If, on waking, on that pi**y day when I have to find my car keys, or bus money, in the dark, grab my pack lunch and take my place on the tube, in the car, on the bus, to re-enter those office doors and re-locate my desk in stiff backed shoes that pinch, and a skirt that sparks everytime I move (ah, that’s why it was so cheap), I say to myself….’I shall look at all of this, as a child would,’ then I have begun to change.  Nothing has changed and yet everything has changed.  A child doesn’t fret about what lies ahead, unless we show him how to, by fretting ourselves.  A child, my children, bounced into days like monkeys or terrorists or pirates, or clowns, and the only thing that fussed them into a right panic, was probably me.  Me and that old illusionist, Time. The only person who got cross with potholes was me.  Everyone else imagined a trip over the rockies with Jeremy Clarkson at the wheel.  The only person who imagined that if this child didn’t eat SOMETHING today, they were going to get rickets or anorexia, was me. The only one who couldn’t laugh as one child inflated a rubber glove into a a huge balloon and then pulled it over his head, was me, because I was too serious about what could have been fun, what was fun, through a child’s eyes.  Running into a snowy afternoon without a well-zipped-up polar jacket was a given, and yet I would scream and fret about what………hypothermia?  Jings woman, it’s just an afternoon!!!!!

Worry is the killer and another is fear and yet another, the almostworstone, is ‘what will others think of me?’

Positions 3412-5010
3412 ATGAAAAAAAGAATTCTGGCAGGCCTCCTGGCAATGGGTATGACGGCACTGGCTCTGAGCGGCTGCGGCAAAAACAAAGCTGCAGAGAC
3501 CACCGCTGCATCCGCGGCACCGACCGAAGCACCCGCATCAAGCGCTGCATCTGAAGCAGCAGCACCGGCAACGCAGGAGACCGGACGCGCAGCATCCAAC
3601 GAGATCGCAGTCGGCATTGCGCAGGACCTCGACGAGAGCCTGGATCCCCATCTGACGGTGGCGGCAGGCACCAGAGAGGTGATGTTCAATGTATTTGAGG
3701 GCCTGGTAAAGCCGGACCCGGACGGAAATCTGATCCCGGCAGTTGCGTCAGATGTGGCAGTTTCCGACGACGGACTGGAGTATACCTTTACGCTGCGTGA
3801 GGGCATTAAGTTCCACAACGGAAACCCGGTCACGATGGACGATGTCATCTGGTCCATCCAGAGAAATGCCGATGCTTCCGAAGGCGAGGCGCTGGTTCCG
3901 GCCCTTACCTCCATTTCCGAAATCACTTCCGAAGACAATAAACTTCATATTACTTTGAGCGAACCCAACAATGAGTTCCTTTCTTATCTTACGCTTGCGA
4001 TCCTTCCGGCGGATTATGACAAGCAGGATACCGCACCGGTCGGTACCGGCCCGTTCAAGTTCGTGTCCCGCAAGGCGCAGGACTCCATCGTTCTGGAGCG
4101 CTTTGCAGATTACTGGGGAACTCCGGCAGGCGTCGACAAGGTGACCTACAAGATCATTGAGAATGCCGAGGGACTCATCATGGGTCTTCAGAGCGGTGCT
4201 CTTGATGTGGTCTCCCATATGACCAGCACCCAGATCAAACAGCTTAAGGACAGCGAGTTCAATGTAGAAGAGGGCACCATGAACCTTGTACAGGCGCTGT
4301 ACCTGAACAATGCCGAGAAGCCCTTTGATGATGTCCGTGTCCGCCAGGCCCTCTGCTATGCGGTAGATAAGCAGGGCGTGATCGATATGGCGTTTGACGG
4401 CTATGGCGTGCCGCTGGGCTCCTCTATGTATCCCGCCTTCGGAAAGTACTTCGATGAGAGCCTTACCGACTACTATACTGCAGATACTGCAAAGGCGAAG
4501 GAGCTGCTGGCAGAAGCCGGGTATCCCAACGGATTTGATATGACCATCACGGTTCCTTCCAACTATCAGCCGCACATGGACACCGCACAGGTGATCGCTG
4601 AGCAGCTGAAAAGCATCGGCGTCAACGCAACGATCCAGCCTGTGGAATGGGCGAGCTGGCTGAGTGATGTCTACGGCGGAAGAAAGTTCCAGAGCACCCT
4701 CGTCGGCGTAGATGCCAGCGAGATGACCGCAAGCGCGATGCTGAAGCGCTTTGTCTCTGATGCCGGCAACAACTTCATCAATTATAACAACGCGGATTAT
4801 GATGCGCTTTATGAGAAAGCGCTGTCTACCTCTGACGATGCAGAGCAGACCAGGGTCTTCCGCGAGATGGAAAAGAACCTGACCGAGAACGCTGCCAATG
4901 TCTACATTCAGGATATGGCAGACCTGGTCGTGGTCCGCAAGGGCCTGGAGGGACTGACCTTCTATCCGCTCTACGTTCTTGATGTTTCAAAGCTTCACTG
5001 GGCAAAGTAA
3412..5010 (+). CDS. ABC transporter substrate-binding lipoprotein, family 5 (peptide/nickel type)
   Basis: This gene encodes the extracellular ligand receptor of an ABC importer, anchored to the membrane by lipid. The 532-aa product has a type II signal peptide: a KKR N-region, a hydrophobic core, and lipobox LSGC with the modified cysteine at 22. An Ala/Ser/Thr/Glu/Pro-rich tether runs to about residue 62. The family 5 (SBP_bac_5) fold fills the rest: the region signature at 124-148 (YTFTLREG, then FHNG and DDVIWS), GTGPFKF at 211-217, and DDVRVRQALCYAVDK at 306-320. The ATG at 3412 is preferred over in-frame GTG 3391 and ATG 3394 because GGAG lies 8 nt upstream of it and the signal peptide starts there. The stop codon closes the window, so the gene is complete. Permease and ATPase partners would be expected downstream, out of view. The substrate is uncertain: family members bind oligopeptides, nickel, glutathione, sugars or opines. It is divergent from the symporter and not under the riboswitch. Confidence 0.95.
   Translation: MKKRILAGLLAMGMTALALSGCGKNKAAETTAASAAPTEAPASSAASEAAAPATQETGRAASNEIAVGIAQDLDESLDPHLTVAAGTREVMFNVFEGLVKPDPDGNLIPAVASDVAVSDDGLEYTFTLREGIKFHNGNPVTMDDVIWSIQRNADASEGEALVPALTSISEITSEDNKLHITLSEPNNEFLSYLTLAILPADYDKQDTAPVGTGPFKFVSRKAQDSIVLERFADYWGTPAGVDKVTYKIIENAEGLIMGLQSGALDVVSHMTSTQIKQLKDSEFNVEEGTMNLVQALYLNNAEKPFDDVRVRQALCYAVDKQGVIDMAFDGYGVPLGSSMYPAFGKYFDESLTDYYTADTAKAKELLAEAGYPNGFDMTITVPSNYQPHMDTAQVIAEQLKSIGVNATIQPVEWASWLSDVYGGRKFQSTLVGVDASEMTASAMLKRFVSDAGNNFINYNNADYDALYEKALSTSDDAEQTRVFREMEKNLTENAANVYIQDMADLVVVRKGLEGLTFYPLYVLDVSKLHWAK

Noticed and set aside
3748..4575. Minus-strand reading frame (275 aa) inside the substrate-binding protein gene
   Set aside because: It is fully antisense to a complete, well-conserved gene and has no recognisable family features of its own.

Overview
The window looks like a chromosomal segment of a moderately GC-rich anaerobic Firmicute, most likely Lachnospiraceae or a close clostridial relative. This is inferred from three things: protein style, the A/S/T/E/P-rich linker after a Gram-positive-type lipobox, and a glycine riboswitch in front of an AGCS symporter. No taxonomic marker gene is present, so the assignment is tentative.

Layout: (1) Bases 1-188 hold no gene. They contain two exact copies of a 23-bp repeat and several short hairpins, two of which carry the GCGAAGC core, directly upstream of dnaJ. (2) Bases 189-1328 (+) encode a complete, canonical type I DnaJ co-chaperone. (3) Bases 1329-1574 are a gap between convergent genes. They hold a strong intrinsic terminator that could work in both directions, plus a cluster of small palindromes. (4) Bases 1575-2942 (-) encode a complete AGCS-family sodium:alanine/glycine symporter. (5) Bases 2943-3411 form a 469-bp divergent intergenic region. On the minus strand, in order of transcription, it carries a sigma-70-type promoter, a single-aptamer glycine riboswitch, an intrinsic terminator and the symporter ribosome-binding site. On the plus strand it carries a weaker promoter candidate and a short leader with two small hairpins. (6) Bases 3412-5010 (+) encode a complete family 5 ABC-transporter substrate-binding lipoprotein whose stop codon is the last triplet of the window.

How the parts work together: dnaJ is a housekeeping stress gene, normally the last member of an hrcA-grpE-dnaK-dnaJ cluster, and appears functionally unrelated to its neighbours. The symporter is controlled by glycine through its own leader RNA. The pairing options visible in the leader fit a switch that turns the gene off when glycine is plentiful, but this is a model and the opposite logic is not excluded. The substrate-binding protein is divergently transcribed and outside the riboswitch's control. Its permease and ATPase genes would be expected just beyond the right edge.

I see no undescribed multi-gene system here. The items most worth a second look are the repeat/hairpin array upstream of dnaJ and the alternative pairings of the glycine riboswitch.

Let’s say that you go into work with a smile and a chuckle at the ready.  Worst thing that can happen is that someone suggests you don’t take things seriously enough.  Well, good for you, say I.  The only things we need to take seriously are the serious things and, trust me, you will know your own list well enough.  Then, another someone might suggest you have an easy life.  And so you might, but then again, you might not, but whose business is that might I ask and what does it have to do with anything?

Some of the most cheerful adults I have ever met have the biggest pills to swallow.  They wear a smile, and more than that, they look for the fun in everything.  They are interested in you, in life, in the magic of what might happen next, for, although you and I may have a routine, a dull daily routine, there are opportunities in every minute, just waiting to be bounced like balls, or thrown like frisbees across a room.  What we allow, and this is an individual choice, is for someone gloomy to bring us down, to feed our guilt.  This is not their fault, but our own, and, as I said before, the solution lies within.

I remember such encounters with les miserables in my long life, and what I found, after some reflection, was that they were really reaching out for friendship and not a caustic comment.  If I asked them about their life, their likes, their Christmas, I could always find their smile.  Now, it wasn’t up to me to keep it on that gloomy face, but I could show them something that touched their heart and that was friendship.  When my kids found themselves stuck with such a person, in school, in college, or in the workplace, I always suggested that they try swimming upstream, towards the crowd and not with it: to see another as a whole human being, not a miserable old g*t.  Each one of them has been glad of that advice and have their own stories to tell after they extended the hand of friendship and found the smile within.  They met extreme lonliness, social ineptitude, fears and self-doubts.  They met inadequacy and rejection, and in that darkness, they met their own.

Children grow and are children no more, so they tell me, although we must be well behind the times, the island husband and I, because we can still have a pillow fight, make fun out of all the leaks in our home, the smoking chimney in a big wind, and it has absolutely nothing to do with life being easy. Life isn’t easy, but living it to the full, is simple indeed, as a child will tell you.

If you ask.